The partnership had been Roberta's idea. All of them had been tired of what they were doing, though Alex herself had been the only one whose career was sliding into the tail end of nonexistent.
Even Alice had tired of her well-paid position as the assistant to a prominent attorney, knowing her effort was wasted on keeping society's undesirables on the street. It hadn't taken much to convince any of them to strike out on their own.
The office was laid out with a large anteroom that included Alice's reception area. Farther down the hall were the practitioners' offices, a conference room, and several treatment rooms that varied in size and differed in purposeâfrom examination rooms for Nancy to single and group therapy rooms for her and Roberta. As usual, Alex was the first one in.
She dropped her purse, jacket, and briefcase in her office, then went to the small communal kitchen to start coffee brewing. That accomplished she returned to the front door to retrieve the daily newspapers. She hadn't bothered with the TV news that morning. She'd have to settle for getting her morning ration of gloom and doom from the
She pulled the confining rubber band off and slid it on her wrist like a bracelet. She'd add it to her stash later. Thanks to the local paperboy they'd never need to buy another one. She shook out the paper as she walked back toward the kitchen.
AMAZON KILLER STRIKES AGAIN
. Below the unoriginal headline was a gritty photograph that took her a moment to recognize as an extreme close-up of a woman's battered face.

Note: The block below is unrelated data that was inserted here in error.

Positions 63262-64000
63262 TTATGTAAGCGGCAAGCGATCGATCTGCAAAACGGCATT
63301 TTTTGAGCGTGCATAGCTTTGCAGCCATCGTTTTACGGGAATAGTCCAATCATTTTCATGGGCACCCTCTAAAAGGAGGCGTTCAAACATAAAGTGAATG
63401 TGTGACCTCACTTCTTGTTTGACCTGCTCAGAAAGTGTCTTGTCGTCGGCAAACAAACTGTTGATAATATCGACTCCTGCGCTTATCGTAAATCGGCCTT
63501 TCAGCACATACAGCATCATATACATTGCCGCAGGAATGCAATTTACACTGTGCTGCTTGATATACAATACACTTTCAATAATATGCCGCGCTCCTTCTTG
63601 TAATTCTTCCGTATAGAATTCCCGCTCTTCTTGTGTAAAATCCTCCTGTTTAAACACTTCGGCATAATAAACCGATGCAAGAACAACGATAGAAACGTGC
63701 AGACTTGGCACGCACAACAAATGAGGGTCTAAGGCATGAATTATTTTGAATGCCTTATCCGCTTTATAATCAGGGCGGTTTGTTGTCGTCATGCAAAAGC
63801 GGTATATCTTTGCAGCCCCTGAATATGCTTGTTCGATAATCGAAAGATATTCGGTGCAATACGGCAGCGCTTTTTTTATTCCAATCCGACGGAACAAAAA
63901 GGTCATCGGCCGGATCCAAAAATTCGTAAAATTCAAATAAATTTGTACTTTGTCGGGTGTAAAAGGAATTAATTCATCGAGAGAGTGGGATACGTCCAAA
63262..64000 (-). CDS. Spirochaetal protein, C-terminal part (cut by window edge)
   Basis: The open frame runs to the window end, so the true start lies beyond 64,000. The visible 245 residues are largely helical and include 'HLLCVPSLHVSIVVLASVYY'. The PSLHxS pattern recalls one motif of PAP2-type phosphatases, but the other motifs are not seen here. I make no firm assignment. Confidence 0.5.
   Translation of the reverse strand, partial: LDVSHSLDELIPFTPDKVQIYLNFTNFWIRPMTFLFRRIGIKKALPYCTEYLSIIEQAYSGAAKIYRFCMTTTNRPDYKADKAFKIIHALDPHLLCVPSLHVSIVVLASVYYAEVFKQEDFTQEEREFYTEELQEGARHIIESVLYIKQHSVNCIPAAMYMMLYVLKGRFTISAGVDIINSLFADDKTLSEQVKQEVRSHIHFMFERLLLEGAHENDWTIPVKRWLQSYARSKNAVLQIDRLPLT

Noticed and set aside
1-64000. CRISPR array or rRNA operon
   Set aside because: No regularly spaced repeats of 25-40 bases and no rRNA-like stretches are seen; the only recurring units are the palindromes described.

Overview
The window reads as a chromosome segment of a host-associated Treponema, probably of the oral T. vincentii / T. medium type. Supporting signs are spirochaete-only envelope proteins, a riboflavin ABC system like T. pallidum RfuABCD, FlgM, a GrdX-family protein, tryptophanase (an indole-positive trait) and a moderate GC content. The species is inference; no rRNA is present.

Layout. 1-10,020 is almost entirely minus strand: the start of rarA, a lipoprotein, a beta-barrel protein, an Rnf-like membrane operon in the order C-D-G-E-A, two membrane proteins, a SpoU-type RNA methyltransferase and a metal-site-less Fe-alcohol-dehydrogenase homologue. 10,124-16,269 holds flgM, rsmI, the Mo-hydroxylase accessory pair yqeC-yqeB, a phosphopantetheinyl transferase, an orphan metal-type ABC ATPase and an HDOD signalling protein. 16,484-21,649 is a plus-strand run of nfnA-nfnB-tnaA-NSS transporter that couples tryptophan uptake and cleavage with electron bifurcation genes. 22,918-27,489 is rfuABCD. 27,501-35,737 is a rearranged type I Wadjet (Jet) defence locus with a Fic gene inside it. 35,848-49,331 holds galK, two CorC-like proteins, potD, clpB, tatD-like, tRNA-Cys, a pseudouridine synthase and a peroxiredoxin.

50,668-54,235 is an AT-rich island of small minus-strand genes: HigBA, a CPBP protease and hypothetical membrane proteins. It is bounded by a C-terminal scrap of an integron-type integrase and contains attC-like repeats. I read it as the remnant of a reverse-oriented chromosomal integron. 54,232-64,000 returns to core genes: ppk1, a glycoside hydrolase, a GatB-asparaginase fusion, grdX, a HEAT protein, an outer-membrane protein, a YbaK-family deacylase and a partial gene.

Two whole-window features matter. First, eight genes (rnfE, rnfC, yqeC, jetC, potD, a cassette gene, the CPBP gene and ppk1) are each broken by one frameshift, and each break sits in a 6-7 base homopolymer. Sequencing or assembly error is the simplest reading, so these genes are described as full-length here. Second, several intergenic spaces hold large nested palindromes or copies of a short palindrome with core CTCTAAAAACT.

Alex's heartbeat picked up as she flipped the page to reveal the story on page 3. Until then, she hadn't been aware there was an Amazon Killer, but apparently, he'd struck seven times since last summer. His appellation came from the fact that the right breast of each of his victims had been excised, reminiscent of the Greek Amazons said to have originated the practice. Apparently the killer had been on a two-month hiatus, but now he was back again. She felt confident in speculating that the killer was male. Not only had he brutally raped each of his victims, but it fit the percentages. Serial killers were predominantly male, predominantly white, and they predominantly preyed on the most vulnerable segments of the populationâkids, old people, or in this case young prostitutes.
But hookers didn't usually make headlines.
She scanned the article until her gaze snagged on a name: Ingrid Beltran. Daughter of Mount Vernon City councilwoman Ilona Beltran. No wonder it had made the front page. Prostitutes might not make the front page but politicians' daughters did.
“I see you heard.”
Alex gasped and turned to face Alice, who'd spoken. Alex had been so engrossed in the newspaper she hadn't heard anyone come in. “I read.”